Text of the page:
There will still be a trial in the spring, and we don’t know the ultimate fate of this law. But the mere fact that it was passed shows the lengths to which Republicans will go to prevent people, especially people of color, from voting.
Felon disenfranchisement laws have their roots in post-Civil War efforts to ensure that black people would be unable to amass any meaningful political power. The state could pass a law removing voting rights from anyone convicted of a felony, then arrest and imprison as many black people as possible.
Nowhere did it operate on the scale of Florida, where by most estimates nearly a million and a half people who had served their sentences were prevented from voting.
In 2018, Florida voters overwhelmingly passed a ballot initiative amending the state constitution to allow those who had completed their sentences, including parole and probation, to register to vote. Though just under 65 percent of the electorate had voted for the initiative, the Republicans who controlled the state government could not abide it. So they passed a law stating that ex-felons could not vote until they had paid every penny of any fine or fee they had accrued as part of their sentence, knowing that it would mean thousands, maybe hundreds of thousands would be unable to vote.
The three-judge panel of the appeals court ruled that by requiring people to pay before being able to vote, the Florida law clearly violated the equal protection clause of the Fourteenth Amendment. “Two hypothetical felons here have committed the same crime, with identical culpability, yet one is deemed more qualified to vote based on ability to pay,” they wrote.
This issue has an air of unreality about it. Politicians are often dishonest about their true intentions, but there are few issues where either side spews the kind of spectacularly disingenuous baloney that Republican do on voting rights. They talk about voter fraud, and the integrity of the ballot, and in this case just making sure that fines and fees are appropriately paid.
But we all know that what’s really going on is that the Republican Party sees democracy as a threat to its ability to win and hold power. It’s as simple as that. They’re a minority party that right now holds the vast majority of political power in America, and they mean to keep it that way.
In some cases, it means just taking advantage of long-standing institutional arrangements, like the fact that the Senate gives the same two votes to the fewer than 600,000 people who live in Wyoming as it does to the nearly 40 million who live in California. Or the fact that the electoral college has enabled them to win the presidency while winning fewer votes in two of the past five elections.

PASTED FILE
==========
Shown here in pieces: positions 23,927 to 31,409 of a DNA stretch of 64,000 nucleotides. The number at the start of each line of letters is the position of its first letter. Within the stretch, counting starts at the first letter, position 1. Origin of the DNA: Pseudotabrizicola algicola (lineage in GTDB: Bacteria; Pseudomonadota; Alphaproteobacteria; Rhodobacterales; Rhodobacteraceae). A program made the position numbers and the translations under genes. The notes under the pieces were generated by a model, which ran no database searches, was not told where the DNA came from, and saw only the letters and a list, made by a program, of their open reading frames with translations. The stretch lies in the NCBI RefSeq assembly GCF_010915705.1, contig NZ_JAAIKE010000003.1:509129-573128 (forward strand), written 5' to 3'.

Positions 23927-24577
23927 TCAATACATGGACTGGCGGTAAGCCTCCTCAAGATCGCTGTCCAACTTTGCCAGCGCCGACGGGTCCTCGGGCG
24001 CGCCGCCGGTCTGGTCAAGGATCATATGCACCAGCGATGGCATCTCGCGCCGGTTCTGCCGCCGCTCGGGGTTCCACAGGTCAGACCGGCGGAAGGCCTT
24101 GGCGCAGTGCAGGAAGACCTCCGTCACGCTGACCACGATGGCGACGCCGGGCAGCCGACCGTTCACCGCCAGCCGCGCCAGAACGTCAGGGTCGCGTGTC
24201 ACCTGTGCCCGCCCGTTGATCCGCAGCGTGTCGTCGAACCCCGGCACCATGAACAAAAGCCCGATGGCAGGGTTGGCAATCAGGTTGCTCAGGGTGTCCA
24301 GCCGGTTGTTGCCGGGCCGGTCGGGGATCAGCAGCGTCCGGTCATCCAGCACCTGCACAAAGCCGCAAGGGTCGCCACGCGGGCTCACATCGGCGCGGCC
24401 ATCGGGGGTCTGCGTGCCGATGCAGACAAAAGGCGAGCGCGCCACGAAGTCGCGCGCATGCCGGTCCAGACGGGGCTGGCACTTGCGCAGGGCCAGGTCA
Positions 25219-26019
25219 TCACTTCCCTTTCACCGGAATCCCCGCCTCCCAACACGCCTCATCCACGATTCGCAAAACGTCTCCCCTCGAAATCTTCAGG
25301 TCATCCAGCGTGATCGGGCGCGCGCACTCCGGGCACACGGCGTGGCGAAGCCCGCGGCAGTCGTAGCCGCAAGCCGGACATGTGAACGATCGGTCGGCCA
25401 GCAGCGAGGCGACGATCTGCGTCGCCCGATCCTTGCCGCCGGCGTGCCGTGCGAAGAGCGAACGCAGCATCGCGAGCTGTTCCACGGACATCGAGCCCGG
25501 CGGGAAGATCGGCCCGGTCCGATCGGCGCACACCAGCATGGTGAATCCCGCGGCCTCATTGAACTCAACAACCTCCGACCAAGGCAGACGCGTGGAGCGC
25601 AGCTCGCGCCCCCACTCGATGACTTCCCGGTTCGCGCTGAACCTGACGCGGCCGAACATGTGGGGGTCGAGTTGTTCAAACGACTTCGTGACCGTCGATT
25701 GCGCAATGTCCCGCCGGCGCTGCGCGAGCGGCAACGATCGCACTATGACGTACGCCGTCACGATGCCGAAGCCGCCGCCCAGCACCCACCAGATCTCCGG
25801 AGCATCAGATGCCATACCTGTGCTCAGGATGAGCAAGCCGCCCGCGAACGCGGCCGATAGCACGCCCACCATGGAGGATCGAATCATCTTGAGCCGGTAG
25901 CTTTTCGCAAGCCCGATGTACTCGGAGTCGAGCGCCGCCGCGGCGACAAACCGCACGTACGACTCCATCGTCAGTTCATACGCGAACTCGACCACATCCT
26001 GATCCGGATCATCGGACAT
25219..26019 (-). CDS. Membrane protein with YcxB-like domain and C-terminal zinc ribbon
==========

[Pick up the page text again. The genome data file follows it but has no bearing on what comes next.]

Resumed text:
But in other cases, it means moving aggressively to pass new laws to erect barriers to voting. For certain people, that is.
And to be clear, it doesn’t matter if things like felon disenfranchisement, voter ID requirements, closing polling places or voter purges are blunt instruments, instruments that might even keep some Republicans from voting. All that’s necessary is that overall, they harm Democrats more than Republicans. And Republicans know better than anyone that the clearest way to do that is to target black people.
So let’s not mince words: The Republican voter suppression effort is absolutely racist. That reality is not redeemed by the fact that in addition to suppressing the votes of black and brown people, Republicans also sometimes try to suppress the votes of young people, students, people who live in cities or other groups that are more likely to vote for Democrats.
Nor does it matter that the intent is more partisan than racial, by which I mean that if black people suddenly started voting Republican, these laws would be repealed in minutes. When you set about to disenfranchise people of color, even if you’re doing it only because you think they’re voting for the wrong party and not because of free-standing racial animus, the tactic you’ve chosen is still racist no matter how much love for all peoples you say you have in your heart.
I realize that Republicans will bristle at that charge and insist that both parties are just trying to maximize their advantage. That may be true, but it just happens that in this case Democrats are on the side of equality and democracy. One party wants to make voting as easy and inclusive as possible, and the other party wants the opposite.
The ultimate fate of the Florida felon disenfranchisement law is not yet known. Eventually it will probably find its way to the Supreme Court, where the five conservatives who make up the majority have seldom met a Republican voter suppression tactic they didn’t like. But for the moment, something like justice has prevailed.